WASHINGTON (Sputnik) — The US top diplomat spoke in the wake of reports that Iran had dispatched two naval ships, including a destroyer, to waters off Yemen earlier in the day.

"Iran needs to recognize that the United States is not going to stand by while the region is destabilized or while people engage in overt warfare across lines — international boundaries — in other countries," Kerry told the PBS television.

The US State Secretary added that the United States were able "to stand up to interference that is inappropriate or against international law."

Earlier, Yemeni officials had claimed that Iran was supplying weapons to the Shiite Houthi rebels, who control large parts of Yemen including capital Sanaa.

Tehran has criticized the Saudi-led air operation targeting the Houthi positions in Yemen and has called for a ceasefire in the country.

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Analisy of Fatos Lubonja about the "Greater Albania"

"No need for either hegemony or leadership in Europe"

MOSCOW -- A Greek government minister had told Sputnik that Prime Minister Alexis Tsipras' visit to Moscow this week launched "a new era" in the two countries' relations.
(Beta/AP, file)
(Beta/AP, file)
"We are opening a new chapter, promoting our economic and political ties that could change the look of the region, and I can say, of Europe," Greek Minister of Productive Reconstruction, Environment and Energy Panagiotis Lafazanis said, and added:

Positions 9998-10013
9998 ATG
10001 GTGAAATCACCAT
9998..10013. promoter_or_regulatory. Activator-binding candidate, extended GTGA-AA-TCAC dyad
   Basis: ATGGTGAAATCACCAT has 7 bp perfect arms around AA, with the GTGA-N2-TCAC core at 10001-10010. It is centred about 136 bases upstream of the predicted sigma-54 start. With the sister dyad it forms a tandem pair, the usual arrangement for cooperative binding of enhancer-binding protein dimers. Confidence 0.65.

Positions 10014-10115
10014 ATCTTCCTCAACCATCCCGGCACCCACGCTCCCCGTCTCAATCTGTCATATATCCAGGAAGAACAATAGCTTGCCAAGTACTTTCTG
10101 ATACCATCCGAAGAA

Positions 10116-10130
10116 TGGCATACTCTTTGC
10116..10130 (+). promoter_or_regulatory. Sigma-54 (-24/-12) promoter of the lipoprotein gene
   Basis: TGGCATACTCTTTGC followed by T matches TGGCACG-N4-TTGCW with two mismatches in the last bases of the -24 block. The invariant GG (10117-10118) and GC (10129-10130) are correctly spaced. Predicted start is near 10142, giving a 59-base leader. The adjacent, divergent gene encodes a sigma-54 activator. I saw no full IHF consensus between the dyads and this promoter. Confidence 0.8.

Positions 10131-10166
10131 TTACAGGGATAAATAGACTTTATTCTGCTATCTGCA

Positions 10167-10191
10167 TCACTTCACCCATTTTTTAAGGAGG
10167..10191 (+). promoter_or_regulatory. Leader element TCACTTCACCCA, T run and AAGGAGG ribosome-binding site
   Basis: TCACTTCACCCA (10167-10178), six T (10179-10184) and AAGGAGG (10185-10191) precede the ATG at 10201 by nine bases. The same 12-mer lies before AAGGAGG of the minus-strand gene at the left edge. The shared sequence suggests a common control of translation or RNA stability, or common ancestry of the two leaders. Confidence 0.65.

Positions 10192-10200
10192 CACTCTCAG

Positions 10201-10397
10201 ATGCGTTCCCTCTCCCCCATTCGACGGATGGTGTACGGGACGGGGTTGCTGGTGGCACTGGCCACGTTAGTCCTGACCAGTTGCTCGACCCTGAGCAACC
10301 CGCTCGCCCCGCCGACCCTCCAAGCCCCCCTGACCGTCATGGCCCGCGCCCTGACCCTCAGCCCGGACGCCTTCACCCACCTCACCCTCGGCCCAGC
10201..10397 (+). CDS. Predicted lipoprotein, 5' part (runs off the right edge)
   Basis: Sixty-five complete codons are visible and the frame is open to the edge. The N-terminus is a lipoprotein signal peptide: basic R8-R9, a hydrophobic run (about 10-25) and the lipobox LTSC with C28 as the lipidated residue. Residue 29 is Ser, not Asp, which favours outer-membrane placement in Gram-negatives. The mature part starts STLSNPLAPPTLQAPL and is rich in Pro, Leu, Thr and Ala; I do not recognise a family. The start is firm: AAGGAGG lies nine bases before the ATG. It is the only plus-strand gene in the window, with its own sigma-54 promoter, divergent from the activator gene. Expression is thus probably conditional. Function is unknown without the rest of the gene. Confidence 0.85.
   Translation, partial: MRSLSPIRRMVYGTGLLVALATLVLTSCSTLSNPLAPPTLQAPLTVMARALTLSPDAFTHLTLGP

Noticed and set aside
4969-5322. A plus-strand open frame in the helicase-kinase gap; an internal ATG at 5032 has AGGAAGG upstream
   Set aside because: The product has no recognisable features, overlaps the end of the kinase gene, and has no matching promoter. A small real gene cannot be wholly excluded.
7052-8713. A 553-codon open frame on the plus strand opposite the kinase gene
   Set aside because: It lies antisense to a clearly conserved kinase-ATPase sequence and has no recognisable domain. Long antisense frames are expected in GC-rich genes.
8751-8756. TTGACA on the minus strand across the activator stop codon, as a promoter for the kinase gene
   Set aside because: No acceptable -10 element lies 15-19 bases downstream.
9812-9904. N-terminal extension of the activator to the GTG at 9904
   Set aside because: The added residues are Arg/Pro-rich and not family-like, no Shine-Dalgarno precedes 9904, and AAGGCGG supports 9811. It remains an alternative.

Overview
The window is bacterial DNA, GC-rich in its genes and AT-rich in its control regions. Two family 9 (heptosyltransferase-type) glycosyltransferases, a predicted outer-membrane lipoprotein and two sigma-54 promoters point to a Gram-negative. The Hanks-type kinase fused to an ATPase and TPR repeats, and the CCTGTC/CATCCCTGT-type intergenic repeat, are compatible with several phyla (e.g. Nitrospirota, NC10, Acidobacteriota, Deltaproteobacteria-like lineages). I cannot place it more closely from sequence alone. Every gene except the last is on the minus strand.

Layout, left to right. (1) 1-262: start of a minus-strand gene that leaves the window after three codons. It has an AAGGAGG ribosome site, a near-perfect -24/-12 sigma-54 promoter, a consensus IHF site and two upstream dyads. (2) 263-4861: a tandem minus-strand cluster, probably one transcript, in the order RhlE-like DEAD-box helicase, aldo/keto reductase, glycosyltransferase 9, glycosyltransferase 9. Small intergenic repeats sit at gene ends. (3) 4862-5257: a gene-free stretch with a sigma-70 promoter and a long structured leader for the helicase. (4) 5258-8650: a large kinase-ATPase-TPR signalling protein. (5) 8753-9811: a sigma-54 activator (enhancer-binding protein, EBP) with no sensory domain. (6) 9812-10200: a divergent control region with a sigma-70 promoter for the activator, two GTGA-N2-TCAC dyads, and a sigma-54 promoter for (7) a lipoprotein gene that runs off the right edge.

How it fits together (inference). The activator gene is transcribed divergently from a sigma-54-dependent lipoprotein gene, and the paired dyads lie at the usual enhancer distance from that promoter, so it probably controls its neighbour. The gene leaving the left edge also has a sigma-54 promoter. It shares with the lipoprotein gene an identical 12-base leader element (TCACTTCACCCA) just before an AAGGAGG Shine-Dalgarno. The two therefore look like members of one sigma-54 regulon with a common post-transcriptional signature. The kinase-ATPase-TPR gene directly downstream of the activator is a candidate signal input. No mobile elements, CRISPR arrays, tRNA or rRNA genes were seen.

"Of course, by developing relations with Russia, Greece is strengthening its international role and positioning itself better in a time of serious crisis."

He also called for "more equality" in Europe, saying there was "no need for either U.S. hegemony, or German leadership in Europe."

"Europe must be made up of equal countries, there has to be equality and mutually benefiting cooperation for the good of all people, for the good of the European development, for the future. Today there is no equality in Europe, Greece is treated like a colony of a new kind. That is completely unacceptable," Lafazanis said, and added that his country "deserved a completely different treatment."

"Greece is a sovereign country that must receive support to overcome the crisis instead of being pressured by measures that lead to recession, the nightmare of Greek society," he said.

Speaking about the Western sanctions against Russia, Lafazanis said:

"The sanctions Europe imposed on Russia are unacceptable. They have not reached their aim at all. On the contrary, I would say they increase problems on the European space as well. These sanctions have to be stopped. Greece would like to make a contribution in this direction."

"I believe that the relationship of Russia and the EU needs more sense, more dialogue, trust and understanding, more cooperation and efforts to make Ukraine a bridge for cooperation between Russia and the European Union, rather than a hotbed for tensions or a country that would try to block Russia out. Europe needs this today, so all countries and all people must help this," the Greek minister told the Russian website.